Do we always have to eat?…asks Rabbi Michoel Gourarie

December 16, 2016 by Rabbi Michoel Gourarie
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Why are we Jews so obsessed with food?


Rabbi Michoel Gourarie

Question: Why are we Jews so obsessed with food? Every festival has its own dish. The one that really confuses me is Chanukah. We light candles to commemorate the story of the small flask of oil that miraculously burned for eight days. But for some reason that’s not good enough and we have to eat doughnuts and latkes saturated with oil. Don’t you think that lighting candles would be sufficient to celebrate this great event?

There is a story told of Aristotle’s student, Alexander the Great, who one day entered his master’s home unannounced. To his astonishment, he found Aristotle engaged in immoral behavior. Later, when they were alone, Alexander asked, “Is this the way of the great Aristotle-the philosopher, the teacher, the mentor?” Aristotle responded, “When I teach you philosophy and the wonders of the world, I’m Aristotle. But here, in private, I’m not Aristotle.”
Lighting Chanukah candles can be an inspiring experience with a powerful lesson. The small flask oil that burned miraculously for eight days reminds us of the infinite power of our soul. We all possess a little flask of purity deep within ourselves with amazing supernatural potential. When we stand in front of the Chanukah candles it is a moment to see beyond the challenges and complications of life and focus on the pristine energy of our soul, that allows us to grow and to soar to great heights and overcome our natural limitations.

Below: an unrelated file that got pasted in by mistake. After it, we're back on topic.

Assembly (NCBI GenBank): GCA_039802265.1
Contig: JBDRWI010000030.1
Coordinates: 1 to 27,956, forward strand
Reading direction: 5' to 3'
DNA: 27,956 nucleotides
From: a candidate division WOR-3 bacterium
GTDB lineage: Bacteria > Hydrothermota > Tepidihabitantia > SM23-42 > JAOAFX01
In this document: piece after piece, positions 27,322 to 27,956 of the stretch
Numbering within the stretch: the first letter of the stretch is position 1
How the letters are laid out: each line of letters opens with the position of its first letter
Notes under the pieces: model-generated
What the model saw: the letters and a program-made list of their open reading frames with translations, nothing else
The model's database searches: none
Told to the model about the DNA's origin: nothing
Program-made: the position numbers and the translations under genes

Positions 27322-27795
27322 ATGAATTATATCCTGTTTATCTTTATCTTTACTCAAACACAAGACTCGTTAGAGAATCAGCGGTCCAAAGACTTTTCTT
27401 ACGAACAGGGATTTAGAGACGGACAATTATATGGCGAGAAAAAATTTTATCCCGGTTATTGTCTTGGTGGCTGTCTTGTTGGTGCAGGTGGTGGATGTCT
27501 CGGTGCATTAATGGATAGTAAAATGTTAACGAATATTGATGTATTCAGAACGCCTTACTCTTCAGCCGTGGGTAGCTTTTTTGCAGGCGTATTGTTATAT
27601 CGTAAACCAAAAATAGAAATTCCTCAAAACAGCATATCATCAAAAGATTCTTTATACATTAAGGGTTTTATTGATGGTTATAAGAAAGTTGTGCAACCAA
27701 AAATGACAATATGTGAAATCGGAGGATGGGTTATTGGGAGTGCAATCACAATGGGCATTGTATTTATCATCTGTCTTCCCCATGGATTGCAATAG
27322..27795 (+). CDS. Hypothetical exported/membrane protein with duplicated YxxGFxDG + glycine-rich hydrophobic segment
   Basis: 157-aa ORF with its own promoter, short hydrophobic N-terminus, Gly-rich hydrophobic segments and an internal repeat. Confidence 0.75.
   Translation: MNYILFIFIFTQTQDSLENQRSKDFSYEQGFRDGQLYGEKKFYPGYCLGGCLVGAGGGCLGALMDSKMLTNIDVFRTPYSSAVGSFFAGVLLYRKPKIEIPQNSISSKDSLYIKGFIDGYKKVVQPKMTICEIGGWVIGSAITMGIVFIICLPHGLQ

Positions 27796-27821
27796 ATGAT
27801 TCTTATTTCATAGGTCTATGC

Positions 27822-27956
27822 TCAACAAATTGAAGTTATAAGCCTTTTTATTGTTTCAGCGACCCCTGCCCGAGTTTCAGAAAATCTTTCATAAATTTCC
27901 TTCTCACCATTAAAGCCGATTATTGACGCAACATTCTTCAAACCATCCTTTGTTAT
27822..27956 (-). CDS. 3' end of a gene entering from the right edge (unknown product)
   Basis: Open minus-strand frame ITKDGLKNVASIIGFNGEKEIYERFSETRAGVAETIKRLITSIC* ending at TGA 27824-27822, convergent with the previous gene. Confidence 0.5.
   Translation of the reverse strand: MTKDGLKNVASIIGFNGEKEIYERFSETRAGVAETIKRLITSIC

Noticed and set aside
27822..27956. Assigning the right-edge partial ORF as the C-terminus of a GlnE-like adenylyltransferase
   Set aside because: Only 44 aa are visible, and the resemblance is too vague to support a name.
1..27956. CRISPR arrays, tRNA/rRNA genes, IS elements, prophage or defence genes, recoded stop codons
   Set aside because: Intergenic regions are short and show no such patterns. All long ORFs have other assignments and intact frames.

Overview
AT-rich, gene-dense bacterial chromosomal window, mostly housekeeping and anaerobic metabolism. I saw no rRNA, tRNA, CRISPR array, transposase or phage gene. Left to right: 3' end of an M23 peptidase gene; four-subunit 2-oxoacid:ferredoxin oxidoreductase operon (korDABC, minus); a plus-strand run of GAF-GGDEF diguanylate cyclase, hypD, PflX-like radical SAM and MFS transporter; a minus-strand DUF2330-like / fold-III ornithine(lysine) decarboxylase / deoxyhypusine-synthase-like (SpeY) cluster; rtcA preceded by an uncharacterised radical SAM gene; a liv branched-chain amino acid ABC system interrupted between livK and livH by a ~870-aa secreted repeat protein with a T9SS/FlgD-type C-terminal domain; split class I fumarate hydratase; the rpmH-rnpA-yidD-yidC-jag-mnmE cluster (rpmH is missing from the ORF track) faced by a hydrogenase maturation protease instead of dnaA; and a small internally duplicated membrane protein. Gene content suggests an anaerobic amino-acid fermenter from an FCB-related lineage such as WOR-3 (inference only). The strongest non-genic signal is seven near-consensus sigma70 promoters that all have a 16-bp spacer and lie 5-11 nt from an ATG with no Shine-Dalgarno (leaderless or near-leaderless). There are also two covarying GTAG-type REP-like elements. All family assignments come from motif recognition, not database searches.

But after an hour the flames disappear and we are in danger of snapping out of the experience and the message will be lost. That is why we eat doughnuts. In the doughnut the oil does not remain alone – it is absorbed in the flour and the jam.  It teaches us not to leave the Chanukah inspiration alone in the Menorah but to take it with us and allow it to be absorbed into every part of our lives. Eating the doughnut reminds us not to allow the Chanukah inspiration to be abstract and theoretical. It helps us internalize and ‘digest’ the message so that it can last beyond the eight days of Chanukah.

Don’t forget to light the Menorah every night, and then treat yourself to a delicious doughnut (not too many – protecting your health is also a Mitzvah)

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